Homes & Antiques October 2020

Homes & Antiques is the magazine for people who love great design and beautiful objects from every era, providing a unique mix of the very best of the old with the very best of the new. That's why, as well as being the official magazine of the BBC's Antiques Roadshow, every issue delivers an inspirational blend of heritage and lifestyle.

United Kingdom
Immediate Media Company London Limited
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12 Utgaver

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1 min
editor’s letter

Autumn has arrived and with it come thoughts of longer evenings, cooler days and a sense that it’s time to retreat indoors. Strange to be welcoming such a thing when much of 2020 has already felt like a form of hibernation; yet the instinct to withdraw and cosy up remains. Selina Lake’s feature on page 38 is filled with excellent advice on how to ready your home for the coming months, and our heartwarming recipes on page 116 celebrate the fruits of the season. This month’s houses are the perfect antidote to the shortening days. Read our feature on St Benedict, an extraordinary B&B where guests are transported to the 1880s. The restoration has been a labour of love and the interiors are filled with exuberant wallpapers and beautiful antiques…

1 min
this month’s contributors

Amy Kent shares her expertise in ‘The Edit’ Amy is a British designer and the owner of bespoke rug company Amy Kent Bespoke Rugs, which sells beautifully crafted, colourful rugs handmade in India and Nepal. ‘I live in the countryside, so cosy autumns are what we do! Log fires, autumn walks, blackberry picking, family Sunday roasts – most of my family live close by, so we take it in turns to make lunch.’ Dr Hazel Tubman gives her advice in ‘Ask an Expert’ Hazel works at the antiquarian booksellers Maggs Bros Ltd, where she specialises in early European books and manuscripts. ‘Creating cosiness in the flat I share with friends is a collaboration, and we all lean towards bright colours and interesting, eye-catching ‘things’. I’m a little biased, but there’s nothing like full bookshelves to…

3 min

Blooms all year I was delighted to read your article on embroidered table linen in the August issue. As a child, my interest was first sparked by a beautiful cloth embroidered by my grandmother and used only on special occasions. At 14, I embroidered an old printed linen cloth my mother had stored since the early 1940s and I went on to embroider many tablecloths and smaller items over the years. Now retired, I take pleasure in hunting for lovely quality linen napery at antiques fairs and flea markets, buying only items with a design ready printed, but not already embroidered. Stitching these glorious florals in the winter is a tonic and using the completed items on a garden table all summer is a joy. Caroline Innis, Warwickshire Mix and match I thoroughly enjoyed a…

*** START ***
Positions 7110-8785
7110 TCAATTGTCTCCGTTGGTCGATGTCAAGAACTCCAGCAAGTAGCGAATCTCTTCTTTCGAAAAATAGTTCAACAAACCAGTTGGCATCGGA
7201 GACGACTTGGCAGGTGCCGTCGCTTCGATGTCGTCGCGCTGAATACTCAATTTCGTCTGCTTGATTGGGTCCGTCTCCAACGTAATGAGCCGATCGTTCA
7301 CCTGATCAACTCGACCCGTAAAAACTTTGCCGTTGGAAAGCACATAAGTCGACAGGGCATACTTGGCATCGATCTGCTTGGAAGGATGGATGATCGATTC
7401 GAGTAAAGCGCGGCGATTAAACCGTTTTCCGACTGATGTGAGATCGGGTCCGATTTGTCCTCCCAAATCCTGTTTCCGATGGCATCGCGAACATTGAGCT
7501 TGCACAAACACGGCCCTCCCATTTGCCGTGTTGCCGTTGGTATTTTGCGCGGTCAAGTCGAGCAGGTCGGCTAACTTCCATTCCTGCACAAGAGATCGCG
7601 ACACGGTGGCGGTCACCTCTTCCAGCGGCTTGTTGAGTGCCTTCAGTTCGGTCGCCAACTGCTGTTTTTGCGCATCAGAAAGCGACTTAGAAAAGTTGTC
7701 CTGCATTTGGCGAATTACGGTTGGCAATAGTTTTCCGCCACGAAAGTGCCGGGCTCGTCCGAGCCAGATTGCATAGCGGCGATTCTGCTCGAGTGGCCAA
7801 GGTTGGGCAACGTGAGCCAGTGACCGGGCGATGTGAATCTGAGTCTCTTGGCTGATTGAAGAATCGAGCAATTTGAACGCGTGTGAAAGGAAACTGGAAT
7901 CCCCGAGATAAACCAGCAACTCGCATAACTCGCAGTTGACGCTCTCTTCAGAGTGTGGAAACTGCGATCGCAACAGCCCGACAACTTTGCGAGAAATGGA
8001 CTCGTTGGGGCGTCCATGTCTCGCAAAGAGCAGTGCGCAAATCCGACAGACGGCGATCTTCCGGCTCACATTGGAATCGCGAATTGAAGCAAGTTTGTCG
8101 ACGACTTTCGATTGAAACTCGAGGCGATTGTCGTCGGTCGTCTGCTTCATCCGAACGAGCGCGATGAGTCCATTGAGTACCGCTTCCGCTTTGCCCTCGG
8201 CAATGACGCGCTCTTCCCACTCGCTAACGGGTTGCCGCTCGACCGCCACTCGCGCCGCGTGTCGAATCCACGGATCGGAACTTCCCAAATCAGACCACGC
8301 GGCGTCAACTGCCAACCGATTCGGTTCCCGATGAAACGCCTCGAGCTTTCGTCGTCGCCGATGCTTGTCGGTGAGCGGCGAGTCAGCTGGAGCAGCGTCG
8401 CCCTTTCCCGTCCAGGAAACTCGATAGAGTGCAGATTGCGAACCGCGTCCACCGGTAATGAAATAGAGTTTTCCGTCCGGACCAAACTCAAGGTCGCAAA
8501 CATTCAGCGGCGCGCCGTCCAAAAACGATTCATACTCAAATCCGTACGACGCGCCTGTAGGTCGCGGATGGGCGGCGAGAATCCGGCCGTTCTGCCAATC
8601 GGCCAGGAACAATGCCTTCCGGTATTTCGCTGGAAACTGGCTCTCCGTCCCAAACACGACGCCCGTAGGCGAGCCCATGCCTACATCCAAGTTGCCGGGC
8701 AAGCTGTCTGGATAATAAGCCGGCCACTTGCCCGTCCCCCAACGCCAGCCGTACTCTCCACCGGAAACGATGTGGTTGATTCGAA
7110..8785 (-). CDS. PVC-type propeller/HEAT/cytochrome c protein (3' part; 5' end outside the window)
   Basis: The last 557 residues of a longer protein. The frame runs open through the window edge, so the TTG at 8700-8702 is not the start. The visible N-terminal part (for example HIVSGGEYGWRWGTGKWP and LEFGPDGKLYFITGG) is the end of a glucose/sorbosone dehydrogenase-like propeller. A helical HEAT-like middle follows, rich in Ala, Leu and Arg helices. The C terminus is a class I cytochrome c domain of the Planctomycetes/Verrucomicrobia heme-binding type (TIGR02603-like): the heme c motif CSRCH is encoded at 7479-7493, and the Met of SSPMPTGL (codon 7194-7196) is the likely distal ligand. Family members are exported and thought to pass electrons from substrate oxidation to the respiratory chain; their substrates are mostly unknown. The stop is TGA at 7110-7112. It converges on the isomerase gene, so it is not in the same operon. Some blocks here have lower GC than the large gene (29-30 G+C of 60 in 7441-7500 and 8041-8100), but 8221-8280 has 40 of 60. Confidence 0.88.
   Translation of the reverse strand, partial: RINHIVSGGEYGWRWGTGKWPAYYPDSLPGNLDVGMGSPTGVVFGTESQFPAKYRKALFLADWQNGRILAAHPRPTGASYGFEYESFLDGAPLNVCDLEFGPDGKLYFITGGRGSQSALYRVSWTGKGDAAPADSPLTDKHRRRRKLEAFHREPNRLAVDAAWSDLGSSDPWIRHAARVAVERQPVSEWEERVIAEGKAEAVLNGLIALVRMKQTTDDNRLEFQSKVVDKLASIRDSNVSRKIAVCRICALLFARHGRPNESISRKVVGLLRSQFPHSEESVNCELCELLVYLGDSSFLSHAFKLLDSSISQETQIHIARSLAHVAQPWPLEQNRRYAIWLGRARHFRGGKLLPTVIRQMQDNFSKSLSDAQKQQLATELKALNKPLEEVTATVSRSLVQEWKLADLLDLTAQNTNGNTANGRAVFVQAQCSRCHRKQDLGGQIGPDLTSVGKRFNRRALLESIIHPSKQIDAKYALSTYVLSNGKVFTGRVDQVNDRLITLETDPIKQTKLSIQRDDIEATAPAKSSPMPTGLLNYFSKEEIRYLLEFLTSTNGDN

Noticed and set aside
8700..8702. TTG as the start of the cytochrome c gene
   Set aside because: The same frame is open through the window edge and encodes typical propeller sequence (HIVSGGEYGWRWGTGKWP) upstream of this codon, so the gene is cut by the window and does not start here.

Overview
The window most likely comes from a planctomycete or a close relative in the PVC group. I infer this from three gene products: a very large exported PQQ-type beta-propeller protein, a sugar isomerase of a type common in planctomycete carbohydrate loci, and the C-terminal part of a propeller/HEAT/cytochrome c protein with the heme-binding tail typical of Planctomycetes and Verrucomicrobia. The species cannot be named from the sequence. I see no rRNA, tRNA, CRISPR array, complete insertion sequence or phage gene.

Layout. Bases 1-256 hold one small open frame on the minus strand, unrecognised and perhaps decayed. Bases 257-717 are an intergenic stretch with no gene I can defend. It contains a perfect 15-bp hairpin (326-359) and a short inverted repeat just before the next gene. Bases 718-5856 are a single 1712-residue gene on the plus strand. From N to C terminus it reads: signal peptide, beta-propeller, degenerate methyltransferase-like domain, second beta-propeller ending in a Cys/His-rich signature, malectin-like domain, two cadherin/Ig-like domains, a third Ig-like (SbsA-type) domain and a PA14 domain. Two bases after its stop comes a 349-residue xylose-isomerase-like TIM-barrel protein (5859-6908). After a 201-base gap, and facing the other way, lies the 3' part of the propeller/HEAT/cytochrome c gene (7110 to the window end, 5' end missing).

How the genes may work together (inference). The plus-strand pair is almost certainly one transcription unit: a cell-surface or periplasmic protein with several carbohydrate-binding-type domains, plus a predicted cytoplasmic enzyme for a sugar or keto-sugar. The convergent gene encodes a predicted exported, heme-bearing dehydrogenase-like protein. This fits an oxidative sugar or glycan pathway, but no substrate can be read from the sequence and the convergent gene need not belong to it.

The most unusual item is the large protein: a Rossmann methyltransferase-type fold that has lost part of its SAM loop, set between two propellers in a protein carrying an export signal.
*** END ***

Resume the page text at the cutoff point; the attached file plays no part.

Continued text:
1 min
if antiques could talk...

Dished out gifts My godmother was born in 1915 and, like many country girls, she went into service when she was 15, working her way up from scullery maid to parlour maid. The servants always remained in Scotland when the family travelled to their London home for Christmas, but funds were left for a party and there was a wrapped gift for each staff member. In 1931 she opened her present to find a bowl, not perhaps what she was hoping for, but there was great hilarity amongst the servants as everyone had received a piece of the same dinner service! Lesley Reid, Aberdeen…

3 min
the month october

1 the ANTIQUE TABLE CLOCKS From the early 18th century, table clocks became an essential furnishing for the comfortable home, placed on side tables and mantelpieces, telling the time in drawing rooms and parlours. Not only did clocks mark the hours of the day, the introduction of pendulums reduced the daily margin of error in earlier clocks. This green japanned table clock, decorated with chinoiserie garden scenes, reflects the 18th-century vogue for Chinese style. Made c1770 by the London workshop Markwick Markham, Perigal, the clock has a ‘bell top’ case, brass carrying handle and pierced steel hands, and chimes every quarter of an hour. It was part of the collection of architect Sir William Whitfield, which sold at Dreweatts recently and made £6,000. At auction, you can expect to pay over £1,000 for…

1 min
a world record for rembrandt

In a bout of furious phone bidding during Sotheby’s Rembrandt to Richter online sale at the end of July, a striking 1632 self-portrait by Rembrandt sold for a colossal £14.5m against an estimate of £12-£16m. The small-scale painting is thought to have been created by the artist when he was just 26 and had moved to Amsterdam in order to establish himself in the art world. The portrait is one of 80 or so paintings and drawings Rembrandt made of himself throughout his life, and shows him clad in a smart black jacket and hat with a white ruff – an outfit more typical of one of his wealthy sitters than the painter himself. This sale set a world-record hammer price for a self-portrait by the Dutch master.…